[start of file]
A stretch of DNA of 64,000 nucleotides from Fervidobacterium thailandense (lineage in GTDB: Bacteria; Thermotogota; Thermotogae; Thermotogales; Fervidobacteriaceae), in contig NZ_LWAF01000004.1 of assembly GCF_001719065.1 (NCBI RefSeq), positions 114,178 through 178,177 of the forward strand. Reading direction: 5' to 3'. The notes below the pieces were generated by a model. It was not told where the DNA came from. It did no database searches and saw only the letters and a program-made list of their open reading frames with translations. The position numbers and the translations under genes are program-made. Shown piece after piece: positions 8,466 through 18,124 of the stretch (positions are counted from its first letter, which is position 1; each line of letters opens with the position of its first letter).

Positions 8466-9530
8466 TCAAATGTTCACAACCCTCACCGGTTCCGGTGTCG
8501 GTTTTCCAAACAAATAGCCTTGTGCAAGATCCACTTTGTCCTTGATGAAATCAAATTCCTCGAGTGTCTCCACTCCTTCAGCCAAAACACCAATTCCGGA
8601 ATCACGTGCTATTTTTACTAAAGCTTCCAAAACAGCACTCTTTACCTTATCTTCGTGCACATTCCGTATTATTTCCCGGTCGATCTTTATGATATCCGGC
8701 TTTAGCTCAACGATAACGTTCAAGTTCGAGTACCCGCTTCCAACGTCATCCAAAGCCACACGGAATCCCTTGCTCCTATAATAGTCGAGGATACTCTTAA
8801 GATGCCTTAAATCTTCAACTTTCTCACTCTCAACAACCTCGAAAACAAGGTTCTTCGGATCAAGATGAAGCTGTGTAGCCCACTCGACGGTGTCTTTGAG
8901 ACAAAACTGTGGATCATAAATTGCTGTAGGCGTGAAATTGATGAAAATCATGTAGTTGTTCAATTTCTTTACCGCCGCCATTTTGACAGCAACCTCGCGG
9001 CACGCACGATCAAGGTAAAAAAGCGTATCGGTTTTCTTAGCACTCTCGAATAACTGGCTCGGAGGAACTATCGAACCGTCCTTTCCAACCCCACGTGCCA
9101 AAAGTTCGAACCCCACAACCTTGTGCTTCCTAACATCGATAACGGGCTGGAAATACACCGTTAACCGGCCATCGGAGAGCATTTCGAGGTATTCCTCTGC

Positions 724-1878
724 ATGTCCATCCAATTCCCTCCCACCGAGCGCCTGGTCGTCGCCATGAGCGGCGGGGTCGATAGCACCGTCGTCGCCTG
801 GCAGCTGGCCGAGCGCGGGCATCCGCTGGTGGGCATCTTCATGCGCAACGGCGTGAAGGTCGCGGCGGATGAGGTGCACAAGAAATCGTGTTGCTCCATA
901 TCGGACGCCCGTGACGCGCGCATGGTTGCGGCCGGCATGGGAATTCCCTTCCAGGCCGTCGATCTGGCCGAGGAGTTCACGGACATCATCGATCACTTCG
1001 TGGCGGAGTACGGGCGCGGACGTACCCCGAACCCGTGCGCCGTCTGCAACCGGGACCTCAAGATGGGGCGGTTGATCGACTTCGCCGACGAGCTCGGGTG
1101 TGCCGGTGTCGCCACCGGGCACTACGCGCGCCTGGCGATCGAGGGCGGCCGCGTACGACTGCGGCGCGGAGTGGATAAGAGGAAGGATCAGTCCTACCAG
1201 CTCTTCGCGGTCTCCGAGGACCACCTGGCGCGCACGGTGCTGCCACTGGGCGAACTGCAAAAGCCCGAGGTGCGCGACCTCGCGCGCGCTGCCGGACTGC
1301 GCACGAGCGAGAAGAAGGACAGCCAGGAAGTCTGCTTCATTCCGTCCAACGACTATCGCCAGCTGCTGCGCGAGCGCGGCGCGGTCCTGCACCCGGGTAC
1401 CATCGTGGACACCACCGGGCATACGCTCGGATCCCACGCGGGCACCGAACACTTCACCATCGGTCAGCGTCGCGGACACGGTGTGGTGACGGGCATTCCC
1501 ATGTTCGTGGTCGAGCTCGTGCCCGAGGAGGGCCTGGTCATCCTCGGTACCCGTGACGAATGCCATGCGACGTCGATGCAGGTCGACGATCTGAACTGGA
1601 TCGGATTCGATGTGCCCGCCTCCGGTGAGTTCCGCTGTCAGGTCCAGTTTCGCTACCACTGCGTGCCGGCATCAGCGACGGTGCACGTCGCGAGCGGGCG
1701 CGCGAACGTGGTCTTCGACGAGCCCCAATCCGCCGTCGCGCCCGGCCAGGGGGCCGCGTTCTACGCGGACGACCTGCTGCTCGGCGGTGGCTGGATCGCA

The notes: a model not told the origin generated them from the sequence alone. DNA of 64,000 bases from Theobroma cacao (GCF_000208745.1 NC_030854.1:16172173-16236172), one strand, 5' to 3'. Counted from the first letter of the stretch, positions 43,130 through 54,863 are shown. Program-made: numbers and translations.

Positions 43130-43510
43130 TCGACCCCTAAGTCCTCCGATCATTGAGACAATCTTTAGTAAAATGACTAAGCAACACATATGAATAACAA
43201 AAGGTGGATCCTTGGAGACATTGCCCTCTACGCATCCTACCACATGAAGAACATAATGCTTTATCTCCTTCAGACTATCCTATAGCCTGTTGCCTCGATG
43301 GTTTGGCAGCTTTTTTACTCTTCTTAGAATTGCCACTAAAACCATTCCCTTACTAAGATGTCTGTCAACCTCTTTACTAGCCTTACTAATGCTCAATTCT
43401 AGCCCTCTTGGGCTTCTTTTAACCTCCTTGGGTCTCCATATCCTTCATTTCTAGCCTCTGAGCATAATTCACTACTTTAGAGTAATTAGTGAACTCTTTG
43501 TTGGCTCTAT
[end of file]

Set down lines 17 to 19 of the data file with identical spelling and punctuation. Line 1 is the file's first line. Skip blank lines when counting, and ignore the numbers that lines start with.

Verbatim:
1201 CTCTTCGCGGTCTCCGAGGACCACCTGGCGCGCACGGTGCTGCCACTGGGCGAACTGCAAAAGCCCGAGGTGCGCGACCTCGCGCGCGCTGCCGGACTGC
1301 GCACGAGCGAGAAGAAGGACAGCCAGGAAGTCTGCTTCATTCCGTCCAACGACTATCGCCAGCTGCTGCGCGAGCGCGGCGCGGTCCTGCACCCGGGTAC
1401 CATCGTGGACACCACCGGGCATACGCTCGGATCCCACGCGGGCACCGAACACTTCACCATCGGTCAGCGTCGCGGACACGGTGTGGTGACGGGCATTCCC